Introduction to Organic Compounds

Introduction

The  basis  of  Organic  Chemistry  is  the  fact  that  Carbon  molecules  can  produce  long  chains  which  can produce a number of different molecules. The reason why Carbon is such an ideal building block is due to following reasons:

     Carbon-Carbon bonds are very strong.

     Carbon can bond with 4 different other atoms.

     Can produce single, double and triple bonds.

     Has a very similar electronegativity to Hydrogen, making a hydrocarbon chain highly       unreactive.

Drawing an organic compound

There are several ways to draw an organic compound, mainly being display formulae, 3D structure and skeletal structure.

Display formulae

This is a picture of the compound showing all of the bonds present in the compound. An example is ethane:

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3D structure

Simple organic chains can be drawn as a 3D structure, by using the following convention:

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which can thus show the orientation of the molecule. Ethane in 3D would be shown as follows:

introducing Organic Compounds 3.jpg

Structural formula

A structural formula is normally used for long chained chains, in which only the Carbons are drawn and any functional groups that are attached to the chain. Butan-2-ol would be drawn as follows:

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Naming of alkanes

When naming a carbon chain it is of utter importance to note the longest Carbon chain. This would be the basis of the naming and the prefixes are as follow:

Longest Carbon Chain           Prefix

1                                                Meth-

2                                                Eth-

3                                                Prop-

4                                                But-

5                                                Pent-

6                                                Hex-

7                                                Hept-

8                                                Oct-

9                                                Non-

10                                              Dec-

Rules for Naming Alkanes

Simple Alkanes

The parent name of the molecule is determined by the number of carbons in the longest chain.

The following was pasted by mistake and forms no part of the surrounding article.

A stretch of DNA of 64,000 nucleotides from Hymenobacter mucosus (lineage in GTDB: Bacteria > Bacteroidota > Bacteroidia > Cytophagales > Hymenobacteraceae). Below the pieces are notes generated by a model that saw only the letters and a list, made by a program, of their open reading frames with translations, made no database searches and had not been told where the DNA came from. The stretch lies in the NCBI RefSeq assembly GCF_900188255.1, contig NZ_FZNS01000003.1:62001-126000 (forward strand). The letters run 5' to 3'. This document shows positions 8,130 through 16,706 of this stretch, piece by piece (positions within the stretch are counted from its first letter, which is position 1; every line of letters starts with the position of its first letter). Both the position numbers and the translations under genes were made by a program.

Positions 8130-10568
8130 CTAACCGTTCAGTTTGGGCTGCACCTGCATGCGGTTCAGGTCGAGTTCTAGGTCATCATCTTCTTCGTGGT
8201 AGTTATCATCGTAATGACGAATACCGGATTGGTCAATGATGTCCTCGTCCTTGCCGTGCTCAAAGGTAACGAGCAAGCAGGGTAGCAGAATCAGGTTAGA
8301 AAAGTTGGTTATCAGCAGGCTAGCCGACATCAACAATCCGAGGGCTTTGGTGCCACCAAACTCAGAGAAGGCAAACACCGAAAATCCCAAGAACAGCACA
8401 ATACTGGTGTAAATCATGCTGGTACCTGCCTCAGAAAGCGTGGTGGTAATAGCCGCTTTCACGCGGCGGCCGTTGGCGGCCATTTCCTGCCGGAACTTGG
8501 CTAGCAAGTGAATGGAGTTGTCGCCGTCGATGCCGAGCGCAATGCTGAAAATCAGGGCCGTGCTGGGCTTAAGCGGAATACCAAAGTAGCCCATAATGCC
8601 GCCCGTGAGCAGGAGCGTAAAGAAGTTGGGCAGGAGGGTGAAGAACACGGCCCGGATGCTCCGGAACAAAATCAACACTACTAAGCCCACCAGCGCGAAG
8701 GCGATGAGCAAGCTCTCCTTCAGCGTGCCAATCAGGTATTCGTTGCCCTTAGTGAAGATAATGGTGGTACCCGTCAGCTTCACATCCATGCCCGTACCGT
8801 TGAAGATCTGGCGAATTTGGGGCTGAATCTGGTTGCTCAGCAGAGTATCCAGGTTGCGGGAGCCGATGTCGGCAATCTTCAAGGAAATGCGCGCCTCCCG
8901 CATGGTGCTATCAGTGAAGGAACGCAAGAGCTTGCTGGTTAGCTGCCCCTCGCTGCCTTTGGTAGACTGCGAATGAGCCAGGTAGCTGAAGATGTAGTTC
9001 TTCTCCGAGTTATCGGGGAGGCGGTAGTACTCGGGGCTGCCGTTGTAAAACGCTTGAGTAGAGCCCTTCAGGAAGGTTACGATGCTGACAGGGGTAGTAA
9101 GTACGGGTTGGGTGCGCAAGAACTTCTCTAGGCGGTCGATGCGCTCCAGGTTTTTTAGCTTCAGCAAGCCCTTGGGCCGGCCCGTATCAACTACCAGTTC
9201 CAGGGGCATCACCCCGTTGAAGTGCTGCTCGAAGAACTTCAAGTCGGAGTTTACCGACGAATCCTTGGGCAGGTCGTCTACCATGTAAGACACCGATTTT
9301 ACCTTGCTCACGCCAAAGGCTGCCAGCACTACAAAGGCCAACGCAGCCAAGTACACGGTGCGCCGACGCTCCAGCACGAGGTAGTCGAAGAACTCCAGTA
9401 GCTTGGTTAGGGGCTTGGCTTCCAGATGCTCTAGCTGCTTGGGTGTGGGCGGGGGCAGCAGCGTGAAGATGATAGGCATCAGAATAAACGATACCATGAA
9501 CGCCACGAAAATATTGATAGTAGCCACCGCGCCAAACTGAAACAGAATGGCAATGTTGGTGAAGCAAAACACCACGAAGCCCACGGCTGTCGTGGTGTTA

In the case where two chains have the same number of carbons, the parent is the chain with the most substituents.

The carbons in the chain are numbered starting from the end nearest the first substituent.

In the case where there are substituents having the same number of carbons from both ends, numbering starts from the end nearest the next substituent.

When more than one of a given substituent is present, a prefix is applied to indicate the number of substituents. Use di- for two, tri- for three, tetra- for four, etc. and use the number assigned to the carbon to indicate the position of each substituent.

Cyclic Alkanes

The parent name is determined by the number of carbons in the largest ring (e.g., cycloalkane such as cyclohexane).

In  the  case  where  the  ring  is  attached  to  a  chain  containing  additional  carbons,  the  ring  is considered  to  be  a  substituent  on  the  chain.  A  substituted  ring  that  is  a  substituent  on something else is named using the rules for branched alkanes.

When two  rings are attached to  each other, the larger  ring is the  parent  and  the smaller  is a cycloalkyl substituent.

The carbons of the ring are numbered such that the substituents are given the lowest possible numbers.

Isomerism

Isomerism  is  a  phenomenon  were  different  molecules  having  the  same  molecular  formula  can  be produced,  with  the  most  important  isomerism  being  functional  isomerism.  This  would  mean  that  the molecule would have the same number of atoms, but these would be positioned in a different order, for example: